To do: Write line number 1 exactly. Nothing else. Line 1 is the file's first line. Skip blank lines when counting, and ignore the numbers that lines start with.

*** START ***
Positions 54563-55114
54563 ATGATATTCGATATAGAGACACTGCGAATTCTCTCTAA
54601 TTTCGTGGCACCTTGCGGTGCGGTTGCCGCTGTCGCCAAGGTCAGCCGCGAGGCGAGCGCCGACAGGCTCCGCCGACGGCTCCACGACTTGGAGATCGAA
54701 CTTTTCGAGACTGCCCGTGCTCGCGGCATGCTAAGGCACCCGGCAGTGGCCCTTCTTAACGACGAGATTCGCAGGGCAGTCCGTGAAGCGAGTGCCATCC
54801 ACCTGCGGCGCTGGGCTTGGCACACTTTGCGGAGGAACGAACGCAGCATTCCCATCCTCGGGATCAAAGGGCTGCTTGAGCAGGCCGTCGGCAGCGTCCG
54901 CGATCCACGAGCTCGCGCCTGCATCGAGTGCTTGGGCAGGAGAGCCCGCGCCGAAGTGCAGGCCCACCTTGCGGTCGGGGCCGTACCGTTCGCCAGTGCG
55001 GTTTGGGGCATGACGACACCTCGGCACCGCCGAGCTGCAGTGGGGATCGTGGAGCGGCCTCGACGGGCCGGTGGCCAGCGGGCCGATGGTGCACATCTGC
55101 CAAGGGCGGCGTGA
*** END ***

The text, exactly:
Positions 54563-55114